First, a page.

the fire of Jael, who drove the tent-peg into the skull of the tyrant,
or the fierce genius of the poetic Deborah, who was one of the first to
strike the lyre of triumph; but, alas! that it must be said, the gentle
Ruth, gleaning in the fields of barley, is a lost tradition of the race.
I can almost imagine the tender-eyed Leah and the well-favoured Rachel
figuring in an idyl of another Wakefield family; but, then, where are we
to seek for them? Not in Bayonne. There are no artless Jewesses there;
the pupils under their black lashes glitter with the glow of cupidity,
and I prefer the light of love. There is something in it more womanly
and mellow. I have seen the eyes of a Jewess almost bulge out of their
sockets like those of the telescope fish, as she gazed on the treasures
of Notre Dame at Paris--to me a degrading dilatation--and I set it down
to the instincts engendered by centuries of servitude, when the Jews
discovered that the surest mode of checkmating their masters was by
amassing money, and lending it out to them at usurious rates. Certes,
they are a pushing and clannish tribe, and skilled in the mimetic arts;
but they are not so high-souled and all-influential as their friend
Disraeli would fain make them in a chapter of elaborate gush in that
fine novel, "Coningsby." In the main I admire them; but I could wish
that they stripped to manual toil oftener; that they were less
obsequious in indigence, and less despotic and dictatorial when they are
in authority--niggers and Hindoos can be that; that they were less prone
to exhibit their entire stock-in-trade in the shop-window; that they
were less ostentatious in their hospitality, when they are hospitable,
and that they had a quieter taste in raiment. Now, I think I have had
ample retribution out of that greasy matron at Bayonne, who exploited me
when converting my honest notes of the Bank of England into Spanish

From Bayonne the train rattled along not far from the fringe of the Bay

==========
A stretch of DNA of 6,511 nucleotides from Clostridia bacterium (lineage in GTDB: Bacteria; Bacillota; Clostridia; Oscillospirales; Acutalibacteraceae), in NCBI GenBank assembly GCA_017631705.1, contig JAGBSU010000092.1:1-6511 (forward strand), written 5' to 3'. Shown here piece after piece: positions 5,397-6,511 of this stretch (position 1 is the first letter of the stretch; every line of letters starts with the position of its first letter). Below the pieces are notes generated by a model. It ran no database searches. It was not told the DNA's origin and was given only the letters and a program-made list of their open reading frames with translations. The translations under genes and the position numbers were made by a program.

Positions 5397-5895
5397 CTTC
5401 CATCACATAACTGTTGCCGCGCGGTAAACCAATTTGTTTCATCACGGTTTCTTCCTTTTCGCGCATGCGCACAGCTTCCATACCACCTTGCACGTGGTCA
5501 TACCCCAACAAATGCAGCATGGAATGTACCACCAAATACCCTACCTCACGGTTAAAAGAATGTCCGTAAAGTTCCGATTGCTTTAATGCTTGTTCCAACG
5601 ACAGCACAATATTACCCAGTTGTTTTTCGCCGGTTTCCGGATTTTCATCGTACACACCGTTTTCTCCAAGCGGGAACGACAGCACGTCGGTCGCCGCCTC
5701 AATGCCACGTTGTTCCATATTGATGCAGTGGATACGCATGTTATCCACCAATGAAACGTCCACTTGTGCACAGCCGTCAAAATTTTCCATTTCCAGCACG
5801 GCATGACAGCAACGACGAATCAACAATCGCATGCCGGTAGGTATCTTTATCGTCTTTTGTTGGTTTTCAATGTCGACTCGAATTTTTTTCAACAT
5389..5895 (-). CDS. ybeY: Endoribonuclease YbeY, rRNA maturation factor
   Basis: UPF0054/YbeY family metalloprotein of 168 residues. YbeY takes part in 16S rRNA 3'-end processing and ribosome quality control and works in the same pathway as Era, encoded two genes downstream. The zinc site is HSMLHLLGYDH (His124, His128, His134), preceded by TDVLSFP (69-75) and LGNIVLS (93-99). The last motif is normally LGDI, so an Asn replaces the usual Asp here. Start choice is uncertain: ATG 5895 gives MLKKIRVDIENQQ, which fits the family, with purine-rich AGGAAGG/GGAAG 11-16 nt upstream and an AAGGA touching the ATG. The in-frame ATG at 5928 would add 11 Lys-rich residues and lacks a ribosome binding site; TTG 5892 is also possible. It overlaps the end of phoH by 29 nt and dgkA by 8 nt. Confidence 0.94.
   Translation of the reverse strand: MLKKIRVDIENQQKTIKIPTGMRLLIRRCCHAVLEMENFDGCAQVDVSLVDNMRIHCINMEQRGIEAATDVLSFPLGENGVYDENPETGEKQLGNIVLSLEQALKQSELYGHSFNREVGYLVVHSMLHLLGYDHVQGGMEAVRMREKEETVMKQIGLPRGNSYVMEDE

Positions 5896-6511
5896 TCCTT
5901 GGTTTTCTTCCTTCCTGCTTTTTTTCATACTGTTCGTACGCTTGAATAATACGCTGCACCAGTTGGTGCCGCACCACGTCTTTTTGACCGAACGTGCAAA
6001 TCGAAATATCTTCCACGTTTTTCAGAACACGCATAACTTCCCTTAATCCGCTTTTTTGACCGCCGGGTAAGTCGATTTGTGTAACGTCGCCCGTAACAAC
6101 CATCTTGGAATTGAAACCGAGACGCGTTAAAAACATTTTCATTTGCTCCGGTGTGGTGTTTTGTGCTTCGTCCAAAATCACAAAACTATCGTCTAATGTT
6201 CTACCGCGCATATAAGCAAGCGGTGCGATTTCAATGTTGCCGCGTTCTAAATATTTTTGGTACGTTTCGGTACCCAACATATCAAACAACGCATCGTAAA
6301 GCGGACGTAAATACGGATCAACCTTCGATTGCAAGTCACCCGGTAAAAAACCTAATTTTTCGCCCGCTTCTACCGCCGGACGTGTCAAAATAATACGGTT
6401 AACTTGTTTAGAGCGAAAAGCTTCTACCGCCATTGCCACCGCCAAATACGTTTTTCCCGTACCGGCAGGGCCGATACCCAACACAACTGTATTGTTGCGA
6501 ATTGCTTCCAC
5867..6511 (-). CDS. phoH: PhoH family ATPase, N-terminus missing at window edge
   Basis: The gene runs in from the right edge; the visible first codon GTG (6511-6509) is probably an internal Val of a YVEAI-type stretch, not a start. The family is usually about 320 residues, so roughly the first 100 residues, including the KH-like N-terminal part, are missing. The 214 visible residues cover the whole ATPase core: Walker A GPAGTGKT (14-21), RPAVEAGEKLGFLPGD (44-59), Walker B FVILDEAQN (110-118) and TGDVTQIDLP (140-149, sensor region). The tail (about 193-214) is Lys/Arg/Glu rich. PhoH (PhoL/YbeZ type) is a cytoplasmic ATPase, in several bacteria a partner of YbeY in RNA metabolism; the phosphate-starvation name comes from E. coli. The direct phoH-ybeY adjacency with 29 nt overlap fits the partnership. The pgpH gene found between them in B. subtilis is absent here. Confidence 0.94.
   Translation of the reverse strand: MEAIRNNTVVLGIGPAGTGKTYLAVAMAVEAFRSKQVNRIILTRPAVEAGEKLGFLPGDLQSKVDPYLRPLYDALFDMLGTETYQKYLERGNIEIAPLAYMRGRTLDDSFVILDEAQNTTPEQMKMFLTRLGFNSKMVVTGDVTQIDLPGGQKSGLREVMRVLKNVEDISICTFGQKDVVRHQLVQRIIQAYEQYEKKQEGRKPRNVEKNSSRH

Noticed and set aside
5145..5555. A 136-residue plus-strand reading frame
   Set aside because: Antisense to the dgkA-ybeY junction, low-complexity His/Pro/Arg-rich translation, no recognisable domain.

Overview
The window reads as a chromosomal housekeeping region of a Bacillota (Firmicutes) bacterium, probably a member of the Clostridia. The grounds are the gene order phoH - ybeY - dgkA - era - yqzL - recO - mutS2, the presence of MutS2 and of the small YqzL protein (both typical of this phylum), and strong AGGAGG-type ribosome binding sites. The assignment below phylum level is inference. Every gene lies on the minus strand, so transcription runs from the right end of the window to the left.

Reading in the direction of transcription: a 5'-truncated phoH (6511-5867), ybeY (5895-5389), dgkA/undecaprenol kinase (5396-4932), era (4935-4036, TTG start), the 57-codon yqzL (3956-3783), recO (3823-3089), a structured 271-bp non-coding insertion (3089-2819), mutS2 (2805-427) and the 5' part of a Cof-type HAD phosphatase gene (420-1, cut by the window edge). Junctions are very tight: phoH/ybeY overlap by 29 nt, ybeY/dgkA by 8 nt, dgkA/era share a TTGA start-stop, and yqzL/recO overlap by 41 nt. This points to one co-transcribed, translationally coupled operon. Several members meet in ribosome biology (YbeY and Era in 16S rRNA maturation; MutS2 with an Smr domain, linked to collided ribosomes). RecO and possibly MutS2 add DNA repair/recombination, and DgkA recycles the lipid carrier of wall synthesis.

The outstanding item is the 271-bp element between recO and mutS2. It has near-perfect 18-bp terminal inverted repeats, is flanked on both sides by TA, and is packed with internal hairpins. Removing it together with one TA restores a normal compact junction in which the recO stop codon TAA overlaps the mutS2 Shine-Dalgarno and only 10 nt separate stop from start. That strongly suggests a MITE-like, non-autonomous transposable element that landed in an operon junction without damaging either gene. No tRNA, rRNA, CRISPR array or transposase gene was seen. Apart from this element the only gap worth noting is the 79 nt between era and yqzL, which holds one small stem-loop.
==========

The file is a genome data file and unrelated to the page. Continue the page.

of Biscay, by Biarritz and St. Jean de Luz, and across the bridge
spanning the Bidassoa to Irun, the border town of Spain, close by
Fontarabia's wooded height. Here we had a pause for customs and passport
examination and change of carriages. No railway official could give me
any information as to how far the line went; it might go to Madrid, it
might not go more than a few miles; the country was unsettled. These
officials impressed me as sulky or stupid or timorous, or all three
combined, and made glaring contrast with the smart servants on the
London, Chatham and Dover line, who know everything that regards their
calling, and are always quick and decisive in answer without taint of
rudeness. But I was recalled from my comparisons by one word, which
wrought a magic effect upon me.

That word was "_caballero_!"

How elated I felt! I realized that I was in Spain, and seemed to grow in
inches and self-esteem. I lent myself to an unconscious swagger, tipped
my hat jauntily on one side of my head, and was swayed by an almost
irresistible inclination to retire to some unobserved corner and wax the
ends of my moustache.

The speaker was a Guardia Civil, the Spanish equivalent for a French
gendarme. A solemn man in a cocked-hat, protected by a glazed cover, his
complexion was of sickly walnut-juice sallow, like the flesh-tint on a
portrait in oils by an old master. The complexion was characteristically
Spanish. He was the State personified, and had much dignity. He told me
I might count upon getting to Beasain, a village in a valley at this
side of one of the mountains of the Pyrenean range, but that progress
beyond that by rail was problematical, as the Cura Santa Cruz had torn
up the track.

This was the first I had heard of the Cura Santa Cruz, one of the most
ferocious and redoubtable of the partisans of Don Carlos. Truculent were
the stories which were told of him. He was Raw-head-and-bloody-bones in
cassock; priest and picaroon, with a well-developed tendency towards
wholesale murder; Bogie with a breviary--that is, according to some.
According to others, he was a brave, disinterested and reverend patriot;
a sort of Hofer-cum-Tell individual, etherealized by the sanctity of his
vocation. Anyhow, be he maleficent or benign, it was clear that he was
Somebody, and had filled the whole country-side with awe. He led a corps
of guerrilleros, who rejoiced in the nickname of the Black Band; and
such was the terror inspired by their exploits, that the whisper that
Santa Cruz was hovering near stunned opposition, and brought in any
ransom demanded. He must have been in one of his benign moods on this
occasion, for he permitted our train free passage through his territory;
and in the evening we drew up in a snow-bound basin, where shuddered the
straggling hamlet of Beasain. I took up my lodging for the night in a